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The Institute for European Environmental Policy has released an assessment of potential straw supplies for the production of biofuels in the EU. Funded by Danish enzyme producer Novozyme, this report provides a critical summary of projections for future available volumes of straw from EU agricultural producers, concluding that straw accounts for approximately 40% (106 million tons) of the EU’s total available biomass for feedstock use in 2020 under a baseline projection. The report then delivers a breakdown of supply barriers that will likely hinder the efficient mobilization of this feedstock resource for the emerging biofuels industry.
IEEP outlines the current variable uses of straw throughout the EU, identifying animal bedding, soil-carbon improvement, vegetable farming, and mushroom production as competing markets for straw supplies. Additionally, a greater focus on electricity from biomass in the UK, Germany, Denmark, and other European countries could further limit available straw supplies for biofuels production. The study also finds that the existing markets for straw products have in many instances led to the formation of temporary complex supply chains for straw in response to economic circumstances. The authors cite an observed case of Bavarian straw producers responding to a straw shortage in Austria by building supply networks to take advantage of temporarily higher prices. Data from straw prices in the UK also seem to support the response capacity of straw suppliers to meet regional and extra-regional demands, provided that proper price signals are received. Such examples offer a more optimistic outlook on the potential for existing straw supply capacity to be harnessed for an expanded biofuels industry.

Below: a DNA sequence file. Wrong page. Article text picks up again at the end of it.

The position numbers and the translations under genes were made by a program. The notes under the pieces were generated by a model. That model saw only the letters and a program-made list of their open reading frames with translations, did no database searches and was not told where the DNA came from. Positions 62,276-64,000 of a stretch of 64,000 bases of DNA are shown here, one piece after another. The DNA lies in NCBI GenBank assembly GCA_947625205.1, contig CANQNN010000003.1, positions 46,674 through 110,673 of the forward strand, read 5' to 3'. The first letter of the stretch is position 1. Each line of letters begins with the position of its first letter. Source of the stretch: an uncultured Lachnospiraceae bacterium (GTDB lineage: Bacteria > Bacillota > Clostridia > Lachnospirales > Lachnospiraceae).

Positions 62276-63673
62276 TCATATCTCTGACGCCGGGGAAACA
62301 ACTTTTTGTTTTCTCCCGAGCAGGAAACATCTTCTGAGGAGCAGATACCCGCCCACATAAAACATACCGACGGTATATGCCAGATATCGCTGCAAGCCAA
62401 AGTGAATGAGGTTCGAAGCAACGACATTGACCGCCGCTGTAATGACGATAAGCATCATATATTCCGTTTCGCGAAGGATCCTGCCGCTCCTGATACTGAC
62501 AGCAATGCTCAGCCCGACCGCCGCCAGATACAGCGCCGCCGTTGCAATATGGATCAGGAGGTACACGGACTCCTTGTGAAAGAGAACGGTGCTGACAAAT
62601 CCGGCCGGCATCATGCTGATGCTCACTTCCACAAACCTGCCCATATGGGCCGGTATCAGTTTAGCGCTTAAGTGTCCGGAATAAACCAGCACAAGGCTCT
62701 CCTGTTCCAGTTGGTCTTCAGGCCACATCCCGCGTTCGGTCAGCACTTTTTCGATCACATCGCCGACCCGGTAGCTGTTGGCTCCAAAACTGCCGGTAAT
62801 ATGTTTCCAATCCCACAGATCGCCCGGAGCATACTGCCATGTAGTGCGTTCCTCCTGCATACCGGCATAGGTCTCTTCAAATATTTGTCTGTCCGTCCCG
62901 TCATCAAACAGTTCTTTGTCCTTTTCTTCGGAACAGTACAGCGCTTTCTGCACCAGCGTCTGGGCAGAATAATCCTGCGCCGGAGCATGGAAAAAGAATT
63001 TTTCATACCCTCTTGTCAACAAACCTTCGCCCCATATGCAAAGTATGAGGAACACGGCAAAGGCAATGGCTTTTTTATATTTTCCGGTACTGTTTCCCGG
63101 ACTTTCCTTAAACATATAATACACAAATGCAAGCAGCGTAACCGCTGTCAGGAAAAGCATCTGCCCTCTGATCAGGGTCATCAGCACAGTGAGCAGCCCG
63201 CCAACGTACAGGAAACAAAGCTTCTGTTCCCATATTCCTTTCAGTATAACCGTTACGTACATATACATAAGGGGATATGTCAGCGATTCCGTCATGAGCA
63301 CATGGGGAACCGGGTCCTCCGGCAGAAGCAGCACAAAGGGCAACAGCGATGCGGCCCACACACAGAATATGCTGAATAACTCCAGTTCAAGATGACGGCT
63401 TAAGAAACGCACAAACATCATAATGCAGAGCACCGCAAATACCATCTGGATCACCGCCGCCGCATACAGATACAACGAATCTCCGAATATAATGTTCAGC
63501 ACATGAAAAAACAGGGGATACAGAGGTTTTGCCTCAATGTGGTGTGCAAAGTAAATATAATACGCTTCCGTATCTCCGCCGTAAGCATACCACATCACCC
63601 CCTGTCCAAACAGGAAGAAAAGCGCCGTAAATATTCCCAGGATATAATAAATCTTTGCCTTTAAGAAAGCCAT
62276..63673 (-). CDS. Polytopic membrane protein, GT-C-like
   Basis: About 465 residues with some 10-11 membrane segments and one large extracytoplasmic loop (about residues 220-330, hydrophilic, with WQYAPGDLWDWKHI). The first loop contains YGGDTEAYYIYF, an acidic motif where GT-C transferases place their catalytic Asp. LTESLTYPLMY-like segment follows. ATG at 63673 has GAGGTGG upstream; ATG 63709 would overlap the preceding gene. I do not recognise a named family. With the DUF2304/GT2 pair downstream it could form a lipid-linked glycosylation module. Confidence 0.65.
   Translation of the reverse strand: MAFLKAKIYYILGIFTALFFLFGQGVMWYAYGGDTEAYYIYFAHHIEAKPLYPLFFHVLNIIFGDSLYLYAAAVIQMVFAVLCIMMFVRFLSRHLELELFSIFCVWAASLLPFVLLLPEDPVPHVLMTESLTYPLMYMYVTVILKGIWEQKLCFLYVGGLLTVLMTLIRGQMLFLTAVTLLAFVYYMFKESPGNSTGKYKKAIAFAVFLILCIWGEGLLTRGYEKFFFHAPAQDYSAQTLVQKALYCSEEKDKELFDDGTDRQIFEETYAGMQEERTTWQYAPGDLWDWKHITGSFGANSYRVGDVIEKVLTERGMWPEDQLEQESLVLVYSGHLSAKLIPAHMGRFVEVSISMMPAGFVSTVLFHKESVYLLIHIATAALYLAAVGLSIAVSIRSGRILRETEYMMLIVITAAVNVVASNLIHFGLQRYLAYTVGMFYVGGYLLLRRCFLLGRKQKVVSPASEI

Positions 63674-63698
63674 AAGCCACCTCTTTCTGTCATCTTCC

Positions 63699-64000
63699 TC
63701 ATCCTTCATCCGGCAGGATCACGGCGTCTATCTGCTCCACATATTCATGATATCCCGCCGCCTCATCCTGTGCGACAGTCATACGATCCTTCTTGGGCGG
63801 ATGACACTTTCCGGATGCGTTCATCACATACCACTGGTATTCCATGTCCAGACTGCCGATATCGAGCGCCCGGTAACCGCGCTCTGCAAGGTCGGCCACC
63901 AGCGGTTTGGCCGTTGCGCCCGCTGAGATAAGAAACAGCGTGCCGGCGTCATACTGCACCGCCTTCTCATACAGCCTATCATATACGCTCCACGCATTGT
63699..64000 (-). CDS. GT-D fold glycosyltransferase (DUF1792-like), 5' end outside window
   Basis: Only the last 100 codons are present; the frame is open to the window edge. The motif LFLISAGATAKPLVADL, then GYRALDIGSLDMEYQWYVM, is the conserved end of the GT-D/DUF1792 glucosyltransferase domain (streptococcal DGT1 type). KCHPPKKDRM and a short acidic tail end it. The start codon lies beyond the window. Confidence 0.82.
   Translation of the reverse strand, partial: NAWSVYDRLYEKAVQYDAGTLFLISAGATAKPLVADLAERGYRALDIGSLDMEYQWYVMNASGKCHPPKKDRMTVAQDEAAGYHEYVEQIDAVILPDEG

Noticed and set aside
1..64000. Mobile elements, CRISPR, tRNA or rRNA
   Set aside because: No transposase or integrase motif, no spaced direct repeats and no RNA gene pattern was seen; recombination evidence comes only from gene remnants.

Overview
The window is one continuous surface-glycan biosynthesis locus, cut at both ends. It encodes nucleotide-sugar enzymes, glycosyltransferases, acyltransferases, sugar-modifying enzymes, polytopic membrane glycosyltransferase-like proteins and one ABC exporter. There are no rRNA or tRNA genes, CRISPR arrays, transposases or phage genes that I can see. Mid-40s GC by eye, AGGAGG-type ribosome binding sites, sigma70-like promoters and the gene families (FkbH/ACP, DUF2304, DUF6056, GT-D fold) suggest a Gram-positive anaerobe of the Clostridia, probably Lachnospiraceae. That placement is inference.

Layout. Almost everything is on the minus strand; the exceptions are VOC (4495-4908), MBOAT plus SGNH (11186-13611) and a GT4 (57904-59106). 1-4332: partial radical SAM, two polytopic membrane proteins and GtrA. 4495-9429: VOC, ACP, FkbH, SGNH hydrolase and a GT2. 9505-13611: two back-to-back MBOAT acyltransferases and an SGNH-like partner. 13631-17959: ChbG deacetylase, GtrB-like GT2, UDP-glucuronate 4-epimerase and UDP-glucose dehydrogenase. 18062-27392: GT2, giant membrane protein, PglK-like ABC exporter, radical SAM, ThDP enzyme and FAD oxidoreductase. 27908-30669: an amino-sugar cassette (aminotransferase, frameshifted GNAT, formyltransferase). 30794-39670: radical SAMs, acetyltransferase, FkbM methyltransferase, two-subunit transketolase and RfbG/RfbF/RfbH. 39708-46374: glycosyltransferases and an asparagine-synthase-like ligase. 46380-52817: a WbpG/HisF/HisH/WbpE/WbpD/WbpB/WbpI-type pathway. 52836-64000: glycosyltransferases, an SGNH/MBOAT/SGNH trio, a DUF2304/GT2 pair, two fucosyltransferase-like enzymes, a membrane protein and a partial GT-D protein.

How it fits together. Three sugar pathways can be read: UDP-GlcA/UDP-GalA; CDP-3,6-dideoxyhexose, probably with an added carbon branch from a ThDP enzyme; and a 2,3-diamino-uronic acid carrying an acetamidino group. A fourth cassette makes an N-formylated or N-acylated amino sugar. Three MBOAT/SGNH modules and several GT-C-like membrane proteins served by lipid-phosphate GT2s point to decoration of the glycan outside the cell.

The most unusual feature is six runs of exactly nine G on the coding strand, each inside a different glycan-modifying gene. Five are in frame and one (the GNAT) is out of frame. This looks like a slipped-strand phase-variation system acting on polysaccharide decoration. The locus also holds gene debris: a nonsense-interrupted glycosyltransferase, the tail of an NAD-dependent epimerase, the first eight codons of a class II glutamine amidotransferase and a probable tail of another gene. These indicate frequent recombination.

The IEEP concludes the report with a discussion of the EU policy context for straw usage, identifying the agricultural usefulness of straw for soil-carbon enrichment and advocating for environmental soil-carbon standards under the Common Agricultural Policy (CAP). In addition to EU-level environmental standards, the IEEP concludes that EU Cohesion policies could also be employed as a platform for building greater networks of straw producers and for directing investment capital to demonstration-scale biofuel projects.
The full report can be found here: http://www.ieep.eu/assets/938/IEEP_Agricultural_residues_for_advanced_biofuels_May_2012.pdf